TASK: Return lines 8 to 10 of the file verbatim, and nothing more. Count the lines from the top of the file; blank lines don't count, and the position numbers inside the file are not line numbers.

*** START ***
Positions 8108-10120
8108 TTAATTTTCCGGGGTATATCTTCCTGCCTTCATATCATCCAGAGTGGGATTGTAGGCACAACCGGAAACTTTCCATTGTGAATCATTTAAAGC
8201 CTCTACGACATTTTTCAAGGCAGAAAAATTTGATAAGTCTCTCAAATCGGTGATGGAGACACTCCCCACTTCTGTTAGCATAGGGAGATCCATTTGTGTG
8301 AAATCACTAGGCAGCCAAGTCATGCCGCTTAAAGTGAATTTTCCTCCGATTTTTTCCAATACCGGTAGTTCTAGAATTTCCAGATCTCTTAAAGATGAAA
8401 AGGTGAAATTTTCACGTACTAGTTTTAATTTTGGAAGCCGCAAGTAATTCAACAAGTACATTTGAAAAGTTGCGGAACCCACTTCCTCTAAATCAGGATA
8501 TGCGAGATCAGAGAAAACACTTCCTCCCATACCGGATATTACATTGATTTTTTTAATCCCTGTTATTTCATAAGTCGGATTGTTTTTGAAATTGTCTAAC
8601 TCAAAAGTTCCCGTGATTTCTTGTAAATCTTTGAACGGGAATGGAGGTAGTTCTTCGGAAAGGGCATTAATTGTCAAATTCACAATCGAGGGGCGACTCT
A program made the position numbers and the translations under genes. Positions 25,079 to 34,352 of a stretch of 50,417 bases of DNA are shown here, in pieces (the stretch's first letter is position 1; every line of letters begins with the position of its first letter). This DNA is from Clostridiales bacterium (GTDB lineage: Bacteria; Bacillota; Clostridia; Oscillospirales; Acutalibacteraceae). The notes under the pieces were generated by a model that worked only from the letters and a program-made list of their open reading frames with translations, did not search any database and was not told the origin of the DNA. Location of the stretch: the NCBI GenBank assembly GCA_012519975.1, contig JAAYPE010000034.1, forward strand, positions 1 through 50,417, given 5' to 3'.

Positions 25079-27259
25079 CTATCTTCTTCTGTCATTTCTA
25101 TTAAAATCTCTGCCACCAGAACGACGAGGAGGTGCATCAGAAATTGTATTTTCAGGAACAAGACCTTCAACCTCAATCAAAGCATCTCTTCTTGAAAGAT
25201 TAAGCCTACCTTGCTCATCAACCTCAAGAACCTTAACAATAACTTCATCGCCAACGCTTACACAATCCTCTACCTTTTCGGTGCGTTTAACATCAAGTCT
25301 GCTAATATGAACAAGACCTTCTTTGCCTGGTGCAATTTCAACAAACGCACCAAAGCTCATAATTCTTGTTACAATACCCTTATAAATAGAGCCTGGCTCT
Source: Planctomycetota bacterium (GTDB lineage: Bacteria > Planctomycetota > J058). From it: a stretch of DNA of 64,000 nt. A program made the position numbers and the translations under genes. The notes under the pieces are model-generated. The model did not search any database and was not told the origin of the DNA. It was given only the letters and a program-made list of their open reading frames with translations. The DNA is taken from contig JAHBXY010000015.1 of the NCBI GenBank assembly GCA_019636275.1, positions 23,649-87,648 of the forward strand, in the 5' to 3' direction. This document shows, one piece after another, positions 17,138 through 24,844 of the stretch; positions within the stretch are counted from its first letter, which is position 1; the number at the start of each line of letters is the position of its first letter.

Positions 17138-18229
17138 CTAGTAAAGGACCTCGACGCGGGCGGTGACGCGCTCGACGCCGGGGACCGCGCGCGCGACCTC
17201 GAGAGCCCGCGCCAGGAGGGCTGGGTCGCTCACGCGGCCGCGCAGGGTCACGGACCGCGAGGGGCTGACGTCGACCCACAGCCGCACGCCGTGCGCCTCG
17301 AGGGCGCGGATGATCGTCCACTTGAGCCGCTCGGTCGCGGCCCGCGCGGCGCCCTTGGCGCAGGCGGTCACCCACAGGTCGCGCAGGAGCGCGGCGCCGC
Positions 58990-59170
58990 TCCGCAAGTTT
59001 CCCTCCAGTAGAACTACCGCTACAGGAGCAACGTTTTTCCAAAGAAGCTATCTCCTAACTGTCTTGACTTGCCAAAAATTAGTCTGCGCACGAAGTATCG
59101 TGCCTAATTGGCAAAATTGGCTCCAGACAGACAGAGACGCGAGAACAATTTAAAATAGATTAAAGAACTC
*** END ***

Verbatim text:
A program made the position numbers and the translations under genes. Positions 25,079 to 34,352 of a stretch of 50,417 bases of DNA are shown here, in pieces (the stretch's first letter is position 1; every line of letters begins with the position of its first letter). This DNA is from Clostridiales bacterium (GTDB lineage: Bacteria; Bacillota; Clostridia; Oscillospirales; Acutalibacteraceae). The notes under the pieces were generated by a model that worked only from the letters and a program-made list of their open reading frames with translations, did not search any database and was not told the origin of the DNA. Location of the stretch: the NCBI GenBank assembly GCA_012519975.1, contig JAAYPE010000034.1, forward strand, positions 1 through 50,417, given 5' to 3'.

Positions 25079-27259
25079 CTATCTTCTTCTGTCATTTCTA